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A study of African American chaplains from the end of the Civil War to the first decade of this century, focusing on five individual stories. Lamm (history, Mount Olive College) delineates the role of black chaplains within the institutional context of the US Army at a time he considers to be the nadir of the black experience in America, when the hope engendered by the end of slavery had been dimmed with the introduction of rigorous segregation in the South and the legal recognition of the system by the Supreme Court in 1896. He begins with a chapter that explores the religious heritage of black Americans and African-American Christianity, before examining the five cases. Annotation c. by Book News, Inc., Portland, Or.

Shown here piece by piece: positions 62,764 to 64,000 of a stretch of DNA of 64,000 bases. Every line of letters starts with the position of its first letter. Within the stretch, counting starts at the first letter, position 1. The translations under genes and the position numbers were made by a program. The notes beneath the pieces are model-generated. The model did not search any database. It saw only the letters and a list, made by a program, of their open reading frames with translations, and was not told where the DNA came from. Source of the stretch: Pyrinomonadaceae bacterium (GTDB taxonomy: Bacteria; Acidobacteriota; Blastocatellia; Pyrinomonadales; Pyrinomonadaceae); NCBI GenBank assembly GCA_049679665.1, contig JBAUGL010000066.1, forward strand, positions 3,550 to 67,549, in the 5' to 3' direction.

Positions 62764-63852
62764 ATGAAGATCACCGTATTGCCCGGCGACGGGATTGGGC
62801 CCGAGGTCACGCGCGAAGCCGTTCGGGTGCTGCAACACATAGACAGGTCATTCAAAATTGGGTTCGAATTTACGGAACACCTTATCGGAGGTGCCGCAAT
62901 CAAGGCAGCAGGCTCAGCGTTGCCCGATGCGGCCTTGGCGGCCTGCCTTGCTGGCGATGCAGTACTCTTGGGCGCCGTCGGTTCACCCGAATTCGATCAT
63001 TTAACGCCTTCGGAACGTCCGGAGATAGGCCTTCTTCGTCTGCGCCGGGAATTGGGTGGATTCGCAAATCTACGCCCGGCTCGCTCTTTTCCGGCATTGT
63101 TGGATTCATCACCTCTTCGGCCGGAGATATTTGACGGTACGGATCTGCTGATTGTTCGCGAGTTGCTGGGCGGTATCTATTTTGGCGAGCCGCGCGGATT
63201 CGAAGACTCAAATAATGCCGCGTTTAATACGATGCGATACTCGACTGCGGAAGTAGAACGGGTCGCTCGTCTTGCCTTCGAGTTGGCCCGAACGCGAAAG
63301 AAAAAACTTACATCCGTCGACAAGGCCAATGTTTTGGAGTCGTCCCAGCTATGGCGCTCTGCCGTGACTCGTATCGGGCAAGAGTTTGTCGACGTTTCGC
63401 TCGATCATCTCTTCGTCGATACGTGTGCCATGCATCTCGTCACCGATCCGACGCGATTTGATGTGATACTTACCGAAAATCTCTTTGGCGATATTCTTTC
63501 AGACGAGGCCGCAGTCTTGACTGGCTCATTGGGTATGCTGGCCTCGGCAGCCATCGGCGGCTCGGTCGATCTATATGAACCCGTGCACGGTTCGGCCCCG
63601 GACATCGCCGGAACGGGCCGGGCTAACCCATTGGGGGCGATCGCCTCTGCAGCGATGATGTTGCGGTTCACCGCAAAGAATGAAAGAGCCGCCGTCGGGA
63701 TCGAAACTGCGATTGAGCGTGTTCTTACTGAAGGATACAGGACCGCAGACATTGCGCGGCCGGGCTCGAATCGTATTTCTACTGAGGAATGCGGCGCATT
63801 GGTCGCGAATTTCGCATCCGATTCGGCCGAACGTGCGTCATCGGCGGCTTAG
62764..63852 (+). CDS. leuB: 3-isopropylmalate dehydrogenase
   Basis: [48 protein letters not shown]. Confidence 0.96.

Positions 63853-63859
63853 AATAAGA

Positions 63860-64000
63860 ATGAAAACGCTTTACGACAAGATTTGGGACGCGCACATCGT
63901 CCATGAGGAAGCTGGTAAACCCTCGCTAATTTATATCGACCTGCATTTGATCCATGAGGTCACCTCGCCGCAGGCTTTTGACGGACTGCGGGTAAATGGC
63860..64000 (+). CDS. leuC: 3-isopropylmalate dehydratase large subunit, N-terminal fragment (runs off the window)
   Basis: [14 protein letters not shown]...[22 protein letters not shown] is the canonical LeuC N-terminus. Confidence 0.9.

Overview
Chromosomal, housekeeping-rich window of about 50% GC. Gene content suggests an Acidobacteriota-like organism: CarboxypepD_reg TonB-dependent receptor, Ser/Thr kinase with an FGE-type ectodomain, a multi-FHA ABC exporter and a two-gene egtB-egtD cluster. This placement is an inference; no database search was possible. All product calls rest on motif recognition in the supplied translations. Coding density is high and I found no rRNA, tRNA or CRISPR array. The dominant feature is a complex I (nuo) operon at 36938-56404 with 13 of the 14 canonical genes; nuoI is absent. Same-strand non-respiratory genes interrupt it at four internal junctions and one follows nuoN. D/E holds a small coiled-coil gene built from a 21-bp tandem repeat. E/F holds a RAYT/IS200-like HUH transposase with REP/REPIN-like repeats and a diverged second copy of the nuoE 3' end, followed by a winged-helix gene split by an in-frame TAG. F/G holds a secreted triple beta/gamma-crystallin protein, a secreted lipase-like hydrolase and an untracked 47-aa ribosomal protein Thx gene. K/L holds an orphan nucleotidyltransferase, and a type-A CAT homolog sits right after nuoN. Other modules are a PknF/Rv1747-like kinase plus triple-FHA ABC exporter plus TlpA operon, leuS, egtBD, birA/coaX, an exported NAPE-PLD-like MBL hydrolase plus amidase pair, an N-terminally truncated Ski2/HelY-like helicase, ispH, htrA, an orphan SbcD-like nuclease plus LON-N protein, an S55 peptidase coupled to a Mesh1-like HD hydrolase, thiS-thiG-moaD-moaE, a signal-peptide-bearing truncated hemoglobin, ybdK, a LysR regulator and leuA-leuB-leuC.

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Alan K. Lamm serves as history Professor at Mount Olive College in North Carolina.
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Book Description Edwin Mellen Pr, 1999. Condition: New. book. Seller Inventory # M0773422498